In my opinion, these are selfish actions. They come about because there’s not enough emphasis on the importance of your role. Not enough understanding of how these acts poison the collective mind of a team. Fundamentally, not enough accountability.
When Mark Cavendish and a few other Team Sky pro cyclists arrived late for training one morning in Spain, David Brailsford made them wash every single vehicle in the car park before their ride. Funnily enough, they weren’t late again.
Collective purpose, collective discipline.
In comparison to the team sports, how many times do you see a golfer, or tennis player lose their composure? It happens, of course, but it’s a pretty stark contrast.
I have over-simplified this discussion of course but, in my opinion, the pattern and the lesson stand true.
When you are solely responsible for the outcome, there is a much greater cost to losing emotional control. There’s no team to hide behind, no one to save your mistakes, no substitutions that permit you a ‘bad day’, and no one there to help you raise your level if you have a slow start. It is the stark reality that your results, your sponsorships, your career, your selection, and therefore most things in your life, are completely reliant on your own performance.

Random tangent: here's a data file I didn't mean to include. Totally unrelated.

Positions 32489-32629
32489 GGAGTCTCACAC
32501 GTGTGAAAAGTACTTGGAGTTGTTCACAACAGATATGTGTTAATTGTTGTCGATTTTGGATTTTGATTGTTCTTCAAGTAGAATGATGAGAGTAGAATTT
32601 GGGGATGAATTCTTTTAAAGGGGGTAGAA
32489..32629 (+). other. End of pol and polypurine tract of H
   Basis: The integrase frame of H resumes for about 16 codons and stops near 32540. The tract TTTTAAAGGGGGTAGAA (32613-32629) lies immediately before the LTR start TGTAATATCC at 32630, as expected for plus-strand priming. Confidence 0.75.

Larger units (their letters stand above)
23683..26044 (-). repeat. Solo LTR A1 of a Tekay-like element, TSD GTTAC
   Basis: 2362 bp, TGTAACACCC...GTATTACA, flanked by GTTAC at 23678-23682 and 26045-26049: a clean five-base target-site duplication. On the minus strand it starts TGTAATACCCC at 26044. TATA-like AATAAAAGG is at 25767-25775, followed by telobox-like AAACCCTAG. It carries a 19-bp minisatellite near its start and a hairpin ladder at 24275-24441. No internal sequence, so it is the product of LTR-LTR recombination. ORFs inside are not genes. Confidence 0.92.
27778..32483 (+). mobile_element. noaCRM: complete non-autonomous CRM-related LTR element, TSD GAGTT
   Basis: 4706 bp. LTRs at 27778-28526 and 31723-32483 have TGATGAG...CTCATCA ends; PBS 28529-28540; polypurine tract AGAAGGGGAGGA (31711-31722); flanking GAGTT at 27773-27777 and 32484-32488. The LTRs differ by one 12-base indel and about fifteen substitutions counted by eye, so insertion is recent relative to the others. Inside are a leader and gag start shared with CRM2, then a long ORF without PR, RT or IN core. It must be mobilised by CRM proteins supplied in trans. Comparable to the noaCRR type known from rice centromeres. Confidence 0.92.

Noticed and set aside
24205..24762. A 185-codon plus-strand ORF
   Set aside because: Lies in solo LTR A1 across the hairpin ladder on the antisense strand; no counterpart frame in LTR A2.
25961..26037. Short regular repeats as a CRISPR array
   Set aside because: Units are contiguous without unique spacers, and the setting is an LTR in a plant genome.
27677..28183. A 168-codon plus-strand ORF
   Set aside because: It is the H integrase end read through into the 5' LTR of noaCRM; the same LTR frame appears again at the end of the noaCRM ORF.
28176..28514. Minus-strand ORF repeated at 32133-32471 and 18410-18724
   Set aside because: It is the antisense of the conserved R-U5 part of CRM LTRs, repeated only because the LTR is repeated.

Last year I found myself in a think-tank style meeting in the Shard with some very serious CEOs, financial elites, industry leaders… aaand me… run by a sport psychologist called Simon Hartley. He coached Chris Cook, a double Olympian and Commonwealth Champion swimmer and I’ll share with you a very powerful lesson from that day.
They came up with a very simple measure of daily success. They decided that before making any decision, they would ask themselves one question, in line with their goal.
The question: Will this make me faster?
The goal: To swim 2 lengths of the pool as fast as possible.
There was no wiggle room on this. If a sponsorship deal offered £100,000 but in testing the new sponsors swim cap was 0.2 seconds slower, the answer was simple, no. It went against the goal.
Do we train ourselves to think like this?
Do we remind regularly ourselves of the broader perspective and our goals before we go into anything?
Do you reckon the majority of footballers think, “will this help my team win?” before storming up to the ref in a rage?
When you’re trying to lose weight, before every meal, do you ask yourself, “will this help me lose weight?”
I’d hedge a bet that those All Blacks live their lives this way. I suspect that they imbue themselves with their purpose and under the guidance of some of the sharpest rugby minds in the world, they live to be unbeatable, untouchable even, and as a result, succeed in leaving the toilet a little bit cleaner than when they found it for those who come after them.
For us mere mortals then, instilling purpose has to begin with a goal, or if you’re part of a team, a well understood, collective goal.
The responsibility of realising our goal, even if we aren’t always enjoying the process, gives us purpose and there’s beauty in that.
If you feel a little lost, like everyone has done at points, try making a decision in line with a passion and remember, as Winnie-the-Pooh wisely stated…